Worker continued to experience pain from shoulder and arm injury, but had already received benefits for that; ongoing pain from CTS, migraines not compensable
An Ontario worker’s chronic pain is from other organic ailments and not related to a partial disability stemming from a workplace injury, the Ontario Workplace Safety and Insurance Appeals Tribunal has ruled.
The 40-year-old worker was employed as a public affairs associate with a large municipality in Ontario. The municipality hired her in June 1998 as a public affairs co-ordinator and moved to the associate position in 2003. Her job duties included typing more than half the time along with using the phone and writing notes.
Nine years later in April 2007, the worker — then 29 years old – reported a gradual onset injury to her neck, upper and lower back, abdomen, shoulders, arms, elbows, forearms, wrists, hands, and fingertips on both sides.
The worker sought medical attention for her ailments and underwent an MRI, which revealed a small central disc protrusion and a small lateral disc protrusion in her back, but there wasn’t any encroachment on her nerves or her spinal cord. The rest of her cervical spine appeared to be normal and a bone scan a couple of weeks later was also normal.
The worker reported her injury to the Ontario Workplace Safety and Insurance Board (WSIB), which conducted an ergonomic assessment of the worker’s workplace. The assessment determined that the public affairs associate position had several risk factors that could cause, contribute to, or aggravate neck, shoulder, and arm injuries.
The results of the assessment prompted the WSIB to allow entitlement to workers’ compensation benefits for a repetitive strain injury to the soft tissue of the worker’s neck, shoulders, and arms. The WSIB determined the disc protrusions in the worker’s back were minor and didn’t contribute to her injury.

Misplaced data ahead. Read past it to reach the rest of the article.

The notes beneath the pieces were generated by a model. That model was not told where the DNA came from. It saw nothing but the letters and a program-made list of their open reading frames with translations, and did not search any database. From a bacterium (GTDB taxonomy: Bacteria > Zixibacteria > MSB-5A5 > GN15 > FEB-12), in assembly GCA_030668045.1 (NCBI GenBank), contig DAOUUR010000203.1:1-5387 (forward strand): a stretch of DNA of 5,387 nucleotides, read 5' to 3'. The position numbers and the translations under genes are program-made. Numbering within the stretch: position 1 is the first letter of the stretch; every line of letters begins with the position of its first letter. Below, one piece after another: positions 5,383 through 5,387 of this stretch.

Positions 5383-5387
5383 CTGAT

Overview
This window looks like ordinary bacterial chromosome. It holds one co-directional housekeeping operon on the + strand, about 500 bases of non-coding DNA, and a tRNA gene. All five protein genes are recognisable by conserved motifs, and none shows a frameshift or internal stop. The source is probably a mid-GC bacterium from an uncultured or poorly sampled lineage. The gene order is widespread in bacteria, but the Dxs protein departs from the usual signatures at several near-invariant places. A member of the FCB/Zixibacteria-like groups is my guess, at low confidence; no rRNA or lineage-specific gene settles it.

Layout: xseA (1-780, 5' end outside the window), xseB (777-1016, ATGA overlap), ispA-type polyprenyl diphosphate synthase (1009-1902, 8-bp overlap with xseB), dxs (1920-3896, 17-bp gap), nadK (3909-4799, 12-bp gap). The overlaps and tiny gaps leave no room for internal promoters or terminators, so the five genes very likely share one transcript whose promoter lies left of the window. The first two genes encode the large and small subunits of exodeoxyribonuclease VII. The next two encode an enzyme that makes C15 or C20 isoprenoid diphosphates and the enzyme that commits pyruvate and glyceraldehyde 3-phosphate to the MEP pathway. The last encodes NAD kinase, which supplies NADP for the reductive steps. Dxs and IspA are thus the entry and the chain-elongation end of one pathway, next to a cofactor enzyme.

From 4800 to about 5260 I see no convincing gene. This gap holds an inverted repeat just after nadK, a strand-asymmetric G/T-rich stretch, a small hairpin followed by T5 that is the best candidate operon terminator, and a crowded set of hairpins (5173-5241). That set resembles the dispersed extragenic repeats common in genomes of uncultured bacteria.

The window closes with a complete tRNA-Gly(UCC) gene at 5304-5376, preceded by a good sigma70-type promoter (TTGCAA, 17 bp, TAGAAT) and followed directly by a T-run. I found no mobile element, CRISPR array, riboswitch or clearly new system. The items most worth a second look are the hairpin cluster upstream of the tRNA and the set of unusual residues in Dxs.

The worker received loss-of-earnings benefits until June 31, 2007. She was able to return to work on modified duties with graduated hours one month later after the municipality implemented recommendations from the ergonomic assessment.
An orthopaedic surgeon and a physiotherapist assessed the worker in January 2008. They found the worker was “pain focused” but had diffuse pain with no objective pathology for it. The surgeon believed the worker would be able to fully recover with “no significant ongoing impairment.”
The WSIB noted that the worker’s work hours should be increased and she could follow the employer’s return-to-work plan, which would place her in full-time duties by March 17. The worker was able to return to her full-time duties by the expected date.
The worker appealed the denial of benefits for her cervical spine protrusions, but withdrew the appeal when she took a leave of absence to move to the U.S. with her husband. After her leave of absence expired in July 2009, she resigned from her job.
Worker diagnosed with multiple painful conditions
After she moved to the U.S., the worker consulted specialists and received massage therapy and physiotherapy, but her pain got progressively worse. In 2011, she was diagnosed with carpal tunnel syndrome in her right wrist and thoracic outlet syndrome in her hands and fingers.